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Concussions & Horns

November 14, 2014

The horns of male bighorn sheep protect their heads; could the NFL learn from them?

Transcript

BOB HIRSHON (host):

USGS_ovis_canadensis_GNP_bighorn_rams Kim Keating, USGS photo

Could bighorn sheep inspire better football helmets? (Kim Keating/USGS)

Tackling football concussions head-on. I’m Bob Hirshon and this is Science Update.

Concussions have been plaguing football and materials scientist Ainissa Ramirez says that bighorn sheep could inspire solutions.

AINNISSA RAMIREZ (Author and former Yale materials scientist):

The horns are made out of a protein called keratin. Keratin is a very spongy, elastic kind of material and it absorbs some of the force.

HIRSHON:

She says it also spreads the impact out over time.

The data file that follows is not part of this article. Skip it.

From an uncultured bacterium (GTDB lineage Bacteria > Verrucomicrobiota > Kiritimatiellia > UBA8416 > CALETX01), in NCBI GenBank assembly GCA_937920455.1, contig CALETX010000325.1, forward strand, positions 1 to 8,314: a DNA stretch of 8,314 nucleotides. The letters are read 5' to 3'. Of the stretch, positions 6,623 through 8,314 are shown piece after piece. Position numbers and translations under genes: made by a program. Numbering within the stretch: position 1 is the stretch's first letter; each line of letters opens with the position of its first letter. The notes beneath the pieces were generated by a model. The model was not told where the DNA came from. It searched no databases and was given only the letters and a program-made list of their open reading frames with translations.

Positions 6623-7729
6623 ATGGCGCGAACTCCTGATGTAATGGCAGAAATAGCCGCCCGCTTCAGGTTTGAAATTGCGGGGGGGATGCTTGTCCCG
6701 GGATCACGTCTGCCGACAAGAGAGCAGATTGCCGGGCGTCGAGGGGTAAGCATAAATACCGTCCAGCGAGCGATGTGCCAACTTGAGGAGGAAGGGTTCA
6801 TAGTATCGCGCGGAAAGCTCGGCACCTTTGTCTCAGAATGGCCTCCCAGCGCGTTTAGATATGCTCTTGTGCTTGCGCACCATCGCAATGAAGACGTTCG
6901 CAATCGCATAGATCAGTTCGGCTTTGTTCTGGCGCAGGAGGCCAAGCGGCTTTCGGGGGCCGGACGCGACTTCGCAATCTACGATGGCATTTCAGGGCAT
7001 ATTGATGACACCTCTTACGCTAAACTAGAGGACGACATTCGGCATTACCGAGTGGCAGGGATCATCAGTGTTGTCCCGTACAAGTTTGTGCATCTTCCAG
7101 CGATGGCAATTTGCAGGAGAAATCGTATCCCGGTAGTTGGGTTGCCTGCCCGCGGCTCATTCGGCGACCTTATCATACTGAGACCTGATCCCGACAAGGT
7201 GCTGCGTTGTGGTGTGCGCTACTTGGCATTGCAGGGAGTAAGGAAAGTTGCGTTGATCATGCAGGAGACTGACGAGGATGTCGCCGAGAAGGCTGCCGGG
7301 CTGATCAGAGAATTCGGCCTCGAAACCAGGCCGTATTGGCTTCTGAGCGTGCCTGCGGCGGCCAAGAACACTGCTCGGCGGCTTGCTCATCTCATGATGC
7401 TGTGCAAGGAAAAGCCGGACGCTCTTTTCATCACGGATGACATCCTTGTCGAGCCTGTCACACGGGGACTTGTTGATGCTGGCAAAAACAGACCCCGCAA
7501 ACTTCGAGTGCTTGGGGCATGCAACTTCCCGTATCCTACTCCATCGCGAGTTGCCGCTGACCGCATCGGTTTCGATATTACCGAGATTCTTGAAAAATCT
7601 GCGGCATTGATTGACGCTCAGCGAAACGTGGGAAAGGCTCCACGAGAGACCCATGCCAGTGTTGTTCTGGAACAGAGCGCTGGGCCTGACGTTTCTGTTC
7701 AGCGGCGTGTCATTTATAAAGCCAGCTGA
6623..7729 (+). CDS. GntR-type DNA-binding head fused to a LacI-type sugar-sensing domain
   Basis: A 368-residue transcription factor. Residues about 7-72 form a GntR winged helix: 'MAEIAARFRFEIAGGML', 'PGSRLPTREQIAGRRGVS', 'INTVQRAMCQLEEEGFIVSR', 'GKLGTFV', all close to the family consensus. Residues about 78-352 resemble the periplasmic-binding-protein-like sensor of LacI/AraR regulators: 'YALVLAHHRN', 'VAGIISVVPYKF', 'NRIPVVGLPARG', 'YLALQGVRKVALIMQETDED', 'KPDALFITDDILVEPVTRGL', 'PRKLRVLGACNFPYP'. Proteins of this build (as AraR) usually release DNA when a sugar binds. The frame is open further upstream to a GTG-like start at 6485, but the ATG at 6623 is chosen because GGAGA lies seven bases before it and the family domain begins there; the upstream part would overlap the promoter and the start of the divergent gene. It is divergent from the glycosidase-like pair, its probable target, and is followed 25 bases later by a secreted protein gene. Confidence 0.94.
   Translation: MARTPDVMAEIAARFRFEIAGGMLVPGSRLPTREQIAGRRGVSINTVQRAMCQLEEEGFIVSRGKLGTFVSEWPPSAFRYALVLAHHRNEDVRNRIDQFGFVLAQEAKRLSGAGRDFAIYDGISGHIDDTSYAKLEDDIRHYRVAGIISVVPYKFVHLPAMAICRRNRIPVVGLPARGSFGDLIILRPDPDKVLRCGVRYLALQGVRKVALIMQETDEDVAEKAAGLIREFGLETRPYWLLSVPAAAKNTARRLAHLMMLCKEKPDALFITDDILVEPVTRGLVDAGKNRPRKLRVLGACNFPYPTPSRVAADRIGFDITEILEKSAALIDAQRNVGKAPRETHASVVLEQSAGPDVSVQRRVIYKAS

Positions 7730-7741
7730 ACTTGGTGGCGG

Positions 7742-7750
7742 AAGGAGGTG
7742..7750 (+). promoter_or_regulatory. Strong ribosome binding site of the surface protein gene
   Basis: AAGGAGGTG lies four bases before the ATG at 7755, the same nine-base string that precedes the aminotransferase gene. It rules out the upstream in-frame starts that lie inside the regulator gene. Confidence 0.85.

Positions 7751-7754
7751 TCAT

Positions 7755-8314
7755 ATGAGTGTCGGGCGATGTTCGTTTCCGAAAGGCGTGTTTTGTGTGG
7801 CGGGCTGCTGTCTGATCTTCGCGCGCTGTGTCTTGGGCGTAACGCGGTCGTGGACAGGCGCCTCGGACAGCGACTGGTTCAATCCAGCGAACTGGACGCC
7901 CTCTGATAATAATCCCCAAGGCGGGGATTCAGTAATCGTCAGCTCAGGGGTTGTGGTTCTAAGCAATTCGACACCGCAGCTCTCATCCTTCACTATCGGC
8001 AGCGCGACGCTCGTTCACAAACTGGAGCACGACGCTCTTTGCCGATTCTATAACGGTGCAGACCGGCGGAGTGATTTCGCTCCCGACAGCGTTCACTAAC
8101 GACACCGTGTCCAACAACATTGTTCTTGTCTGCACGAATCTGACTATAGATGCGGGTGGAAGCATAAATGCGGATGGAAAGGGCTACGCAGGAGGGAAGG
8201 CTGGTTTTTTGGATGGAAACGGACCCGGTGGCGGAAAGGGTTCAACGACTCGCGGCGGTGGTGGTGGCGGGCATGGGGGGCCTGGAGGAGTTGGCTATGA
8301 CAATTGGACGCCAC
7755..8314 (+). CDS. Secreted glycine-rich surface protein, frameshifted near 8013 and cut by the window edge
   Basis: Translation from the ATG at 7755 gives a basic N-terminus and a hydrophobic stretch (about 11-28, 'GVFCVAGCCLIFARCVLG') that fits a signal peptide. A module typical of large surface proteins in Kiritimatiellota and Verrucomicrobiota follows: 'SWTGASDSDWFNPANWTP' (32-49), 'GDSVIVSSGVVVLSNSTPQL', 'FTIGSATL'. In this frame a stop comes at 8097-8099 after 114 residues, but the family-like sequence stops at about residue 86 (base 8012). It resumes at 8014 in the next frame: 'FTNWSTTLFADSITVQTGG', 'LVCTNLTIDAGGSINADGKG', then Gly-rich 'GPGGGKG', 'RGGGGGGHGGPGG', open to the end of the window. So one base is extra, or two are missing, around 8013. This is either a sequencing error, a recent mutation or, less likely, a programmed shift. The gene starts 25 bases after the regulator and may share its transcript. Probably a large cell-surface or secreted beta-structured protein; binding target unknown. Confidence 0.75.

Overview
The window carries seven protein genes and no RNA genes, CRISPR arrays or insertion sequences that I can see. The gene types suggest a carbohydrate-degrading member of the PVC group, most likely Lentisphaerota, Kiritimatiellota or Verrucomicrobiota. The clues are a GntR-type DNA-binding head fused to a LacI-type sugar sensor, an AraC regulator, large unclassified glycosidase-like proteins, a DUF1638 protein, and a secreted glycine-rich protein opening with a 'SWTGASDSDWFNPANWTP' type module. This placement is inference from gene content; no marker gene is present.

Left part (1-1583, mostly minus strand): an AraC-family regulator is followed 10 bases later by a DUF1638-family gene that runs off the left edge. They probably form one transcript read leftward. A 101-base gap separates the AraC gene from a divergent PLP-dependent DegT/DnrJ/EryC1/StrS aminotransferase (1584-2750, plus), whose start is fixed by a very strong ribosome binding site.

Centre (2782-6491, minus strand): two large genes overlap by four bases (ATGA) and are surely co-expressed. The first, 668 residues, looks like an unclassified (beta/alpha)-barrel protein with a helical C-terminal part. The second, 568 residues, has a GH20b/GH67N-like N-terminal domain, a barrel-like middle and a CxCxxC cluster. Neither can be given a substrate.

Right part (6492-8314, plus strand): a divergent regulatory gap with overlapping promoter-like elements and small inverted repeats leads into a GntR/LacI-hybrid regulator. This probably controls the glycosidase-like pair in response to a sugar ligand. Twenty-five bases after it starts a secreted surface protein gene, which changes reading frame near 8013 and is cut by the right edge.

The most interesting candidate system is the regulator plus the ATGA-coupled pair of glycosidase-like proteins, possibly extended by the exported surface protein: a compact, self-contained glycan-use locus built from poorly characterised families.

RAMIREZ:

When a collision happens, the horns give a little bit and so that increases the time of impact, so the force that’s translated through the horns, through the head to the brain reduces.

HIRSHON:

If we decided to have football players with helmets with horns, there would be total buy-in, and if they said it’s also going to prevent concussions, then I think we’ve got a win-win.

RAMIREZ:

(laughter)

I wouldn’t say to add the horns, but what we are saying is adopt some of the materials that would be in keratin into the helmet.

HIRSHON:

Ramirez is author of the sports science book Newton’s Football. I’m Bob Hirshon, for AAAS, the science society.